As I noted at the time, in December 2017, the U.S. Supreme Court granted cert in China Agritech Inc. v. Resh to take up the question of whether the prior filing of a class action lawsuit tolls statutes of limitation to permit previously absent class members to bring a subsequent class action outside the applicable limitations period. Oral argument in the case took place on Monday, October 26, 2018. In the following guest post, Noelle Reed, Austin Winniford,  and Caroline Van Zile of the Skadden Arps law firm provide their analysis of the oral argument. I would like to thank the authors for allowing me to publish their article as a guest post on this site. I welcome guest post submissions from responsible authors on topics of interest to this blog’s readers. Please contact me directly if you would like to submit a guest post. Here is the authors’ guest post.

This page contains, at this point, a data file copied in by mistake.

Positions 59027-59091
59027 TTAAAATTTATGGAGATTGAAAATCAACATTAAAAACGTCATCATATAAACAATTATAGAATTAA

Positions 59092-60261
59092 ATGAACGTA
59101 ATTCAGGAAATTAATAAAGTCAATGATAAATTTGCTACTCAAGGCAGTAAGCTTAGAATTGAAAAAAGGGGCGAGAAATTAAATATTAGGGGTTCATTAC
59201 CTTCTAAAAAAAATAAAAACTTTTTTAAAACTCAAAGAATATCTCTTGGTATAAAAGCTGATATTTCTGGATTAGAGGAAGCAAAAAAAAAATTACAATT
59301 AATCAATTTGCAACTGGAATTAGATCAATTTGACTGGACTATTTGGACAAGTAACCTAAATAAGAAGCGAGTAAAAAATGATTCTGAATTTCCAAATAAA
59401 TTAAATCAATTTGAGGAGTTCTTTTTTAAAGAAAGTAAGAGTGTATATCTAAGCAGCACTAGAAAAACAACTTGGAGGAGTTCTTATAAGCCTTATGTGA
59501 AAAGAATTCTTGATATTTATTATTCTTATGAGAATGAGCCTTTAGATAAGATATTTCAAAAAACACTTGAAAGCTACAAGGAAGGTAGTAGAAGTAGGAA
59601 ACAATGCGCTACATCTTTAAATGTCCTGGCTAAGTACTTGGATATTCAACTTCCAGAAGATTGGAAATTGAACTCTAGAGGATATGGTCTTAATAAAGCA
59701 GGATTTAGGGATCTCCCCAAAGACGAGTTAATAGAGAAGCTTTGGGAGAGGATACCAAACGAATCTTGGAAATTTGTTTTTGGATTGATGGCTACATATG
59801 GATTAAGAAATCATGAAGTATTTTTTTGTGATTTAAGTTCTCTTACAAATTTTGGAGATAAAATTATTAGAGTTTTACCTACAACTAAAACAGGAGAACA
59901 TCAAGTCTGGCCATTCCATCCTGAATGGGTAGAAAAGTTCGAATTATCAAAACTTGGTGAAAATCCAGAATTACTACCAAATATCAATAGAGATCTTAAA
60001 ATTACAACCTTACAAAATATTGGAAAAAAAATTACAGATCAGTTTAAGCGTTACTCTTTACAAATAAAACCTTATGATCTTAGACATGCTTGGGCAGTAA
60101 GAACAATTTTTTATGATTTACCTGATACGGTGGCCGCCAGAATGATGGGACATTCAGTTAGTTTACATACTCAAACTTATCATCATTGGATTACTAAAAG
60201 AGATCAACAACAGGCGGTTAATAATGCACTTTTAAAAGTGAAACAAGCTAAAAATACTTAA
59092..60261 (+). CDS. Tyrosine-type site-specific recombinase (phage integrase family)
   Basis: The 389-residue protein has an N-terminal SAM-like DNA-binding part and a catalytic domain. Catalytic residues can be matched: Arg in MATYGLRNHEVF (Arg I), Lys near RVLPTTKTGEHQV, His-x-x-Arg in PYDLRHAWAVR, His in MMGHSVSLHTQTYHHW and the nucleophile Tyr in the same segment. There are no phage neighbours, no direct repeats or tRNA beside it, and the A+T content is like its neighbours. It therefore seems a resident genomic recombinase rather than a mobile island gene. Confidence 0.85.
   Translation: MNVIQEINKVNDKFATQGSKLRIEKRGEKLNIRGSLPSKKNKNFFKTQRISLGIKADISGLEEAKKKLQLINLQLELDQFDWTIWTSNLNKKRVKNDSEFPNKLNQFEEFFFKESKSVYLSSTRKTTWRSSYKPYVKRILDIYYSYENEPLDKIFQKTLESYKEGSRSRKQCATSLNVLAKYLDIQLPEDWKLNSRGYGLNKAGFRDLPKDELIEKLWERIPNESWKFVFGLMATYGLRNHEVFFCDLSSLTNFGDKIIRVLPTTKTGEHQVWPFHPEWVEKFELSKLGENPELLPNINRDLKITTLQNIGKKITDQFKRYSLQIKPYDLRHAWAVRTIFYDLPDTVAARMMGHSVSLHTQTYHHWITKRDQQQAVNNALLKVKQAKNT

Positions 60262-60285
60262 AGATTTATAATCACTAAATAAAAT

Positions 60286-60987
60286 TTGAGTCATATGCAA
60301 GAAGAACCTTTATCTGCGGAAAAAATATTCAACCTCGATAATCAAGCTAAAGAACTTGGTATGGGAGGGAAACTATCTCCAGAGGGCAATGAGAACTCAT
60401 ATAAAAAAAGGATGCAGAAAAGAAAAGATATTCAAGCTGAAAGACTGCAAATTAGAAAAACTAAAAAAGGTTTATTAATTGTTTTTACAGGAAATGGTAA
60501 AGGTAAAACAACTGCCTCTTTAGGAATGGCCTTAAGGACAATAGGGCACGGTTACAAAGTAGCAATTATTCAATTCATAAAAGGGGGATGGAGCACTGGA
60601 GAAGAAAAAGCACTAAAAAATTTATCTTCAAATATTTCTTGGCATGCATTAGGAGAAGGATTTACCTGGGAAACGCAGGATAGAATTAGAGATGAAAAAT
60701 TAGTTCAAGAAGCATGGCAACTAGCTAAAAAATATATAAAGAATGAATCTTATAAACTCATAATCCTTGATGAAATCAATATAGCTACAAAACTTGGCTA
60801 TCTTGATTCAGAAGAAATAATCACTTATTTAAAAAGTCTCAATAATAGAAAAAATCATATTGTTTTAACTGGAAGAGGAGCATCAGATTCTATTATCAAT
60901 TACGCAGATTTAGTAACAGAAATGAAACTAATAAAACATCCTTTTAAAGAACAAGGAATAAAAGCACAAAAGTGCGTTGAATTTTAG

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Continue Reading Guest Post: Supreme Court Weighs Whether To Extend American Pipe Tolling

sotomayorOn June 5, 2017, in an opinion written by Justice Sonia Sotomayor for a unanimous court, the U.S. Supreme Court held that the five-year statute of limitations applies to claims for disgorgement imposed as a sanction for violation the federal securities laws. The Court rejected the SEC’s argument that the statute of limitations was not applicable to claims for disgorgement. The decision provides greater certainty about the scope of potential liability for parties facing SEC liability. The decision is also important in light of the other securities law statute of limitations case that remains pending on the Court’s docket. The U.S. Supreme Court’s June 5, 2017 opinion can be found here.
Continue Reading Supreme Court Holds Disgorgement Claims Subject to Five-Year Statute of Limitations